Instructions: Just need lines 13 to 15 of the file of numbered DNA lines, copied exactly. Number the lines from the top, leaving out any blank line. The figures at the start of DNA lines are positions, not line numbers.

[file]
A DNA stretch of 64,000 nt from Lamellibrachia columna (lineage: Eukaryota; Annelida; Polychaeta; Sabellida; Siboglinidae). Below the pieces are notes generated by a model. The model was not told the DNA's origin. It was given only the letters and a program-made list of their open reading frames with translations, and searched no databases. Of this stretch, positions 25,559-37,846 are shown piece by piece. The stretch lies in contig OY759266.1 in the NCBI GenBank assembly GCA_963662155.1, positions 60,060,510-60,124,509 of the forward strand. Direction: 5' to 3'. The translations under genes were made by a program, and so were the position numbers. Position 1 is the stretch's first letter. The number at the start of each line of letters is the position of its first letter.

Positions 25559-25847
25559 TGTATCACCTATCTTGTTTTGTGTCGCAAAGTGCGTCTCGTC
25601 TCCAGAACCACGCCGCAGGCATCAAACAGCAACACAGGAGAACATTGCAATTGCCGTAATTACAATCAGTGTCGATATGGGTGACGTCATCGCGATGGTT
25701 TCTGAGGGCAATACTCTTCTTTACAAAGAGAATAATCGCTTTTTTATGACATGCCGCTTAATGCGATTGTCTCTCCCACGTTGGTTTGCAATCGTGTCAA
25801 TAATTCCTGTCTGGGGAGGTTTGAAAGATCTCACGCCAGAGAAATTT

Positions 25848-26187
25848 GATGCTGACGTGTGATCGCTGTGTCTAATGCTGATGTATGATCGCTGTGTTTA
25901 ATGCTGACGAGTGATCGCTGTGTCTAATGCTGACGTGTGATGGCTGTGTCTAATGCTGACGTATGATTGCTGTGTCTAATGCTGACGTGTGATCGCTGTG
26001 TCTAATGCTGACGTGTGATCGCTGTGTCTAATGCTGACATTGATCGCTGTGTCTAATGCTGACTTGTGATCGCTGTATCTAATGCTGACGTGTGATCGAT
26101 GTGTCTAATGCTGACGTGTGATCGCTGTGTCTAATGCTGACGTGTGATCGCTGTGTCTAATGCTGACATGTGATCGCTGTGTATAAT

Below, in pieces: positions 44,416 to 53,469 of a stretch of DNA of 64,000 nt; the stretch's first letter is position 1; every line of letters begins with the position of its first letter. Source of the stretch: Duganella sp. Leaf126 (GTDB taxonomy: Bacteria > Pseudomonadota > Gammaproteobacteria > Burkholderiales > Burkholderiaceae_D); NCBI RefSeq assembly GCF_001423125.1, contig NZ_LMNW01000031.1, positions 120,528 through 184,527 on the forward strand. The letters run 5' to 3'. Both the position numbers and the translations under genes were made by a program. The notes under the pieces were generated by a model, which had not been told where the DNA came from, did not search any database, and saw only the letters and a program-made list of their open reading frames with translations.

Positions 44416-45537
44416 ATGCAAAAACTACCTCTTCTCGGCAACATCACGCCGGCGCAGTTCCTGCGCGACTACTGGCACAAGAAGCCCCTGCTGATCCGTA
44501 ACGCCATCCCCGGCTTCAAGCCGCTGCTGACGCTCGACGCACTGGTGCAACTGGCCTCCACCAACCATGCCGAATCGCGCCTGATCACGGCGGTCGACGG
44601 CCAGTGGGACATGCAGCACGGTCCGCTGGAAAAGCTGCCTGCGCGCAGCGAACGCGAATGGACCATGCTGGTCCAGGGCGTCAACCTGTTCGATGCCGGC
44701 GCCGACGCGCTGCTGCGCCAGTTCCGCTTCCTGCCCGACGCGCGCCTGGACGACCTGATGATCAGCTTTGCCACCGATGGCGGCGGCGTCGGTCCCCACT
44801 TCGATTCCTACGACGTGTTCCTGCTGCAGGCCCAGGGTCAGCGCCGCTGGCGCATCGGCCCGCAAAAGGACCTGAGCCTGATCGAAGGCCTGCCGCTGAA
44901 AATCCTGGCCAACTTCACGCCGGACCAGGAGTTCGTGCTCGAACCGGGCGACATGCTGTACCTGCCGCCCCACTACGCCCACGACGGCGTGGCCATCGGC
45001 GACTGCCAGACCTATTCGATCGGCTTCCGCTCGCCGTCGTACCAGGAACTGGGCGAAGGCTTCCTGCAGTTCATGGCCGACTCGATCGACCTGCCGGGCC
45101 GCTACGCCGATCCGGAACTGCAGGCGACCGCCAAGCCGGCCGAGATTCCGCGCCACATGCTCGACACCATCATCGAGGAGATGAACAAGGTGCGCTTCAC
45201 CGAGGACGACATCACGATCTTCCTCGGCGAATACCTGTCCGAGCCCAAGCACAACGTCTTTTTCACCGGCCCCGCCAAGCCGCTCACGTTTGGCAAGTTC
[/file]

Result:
Positions 44416-45537
44416 ATGCAAAAACTACCTCTTCTCGGCAACATCACGCCGGCGCAGTTCCTGCGCGACTACTGGCACAAGAAGCCCCTGCTGATCCGTA
44501 ACGCCATCCCCGGCTTCAAGCCGCTGCTGACGCTCGACGCACTGGTGCAACTGGCCTCCACCAACCATGCCGAATCGCGCCTGATCACGGCGGTCGACGG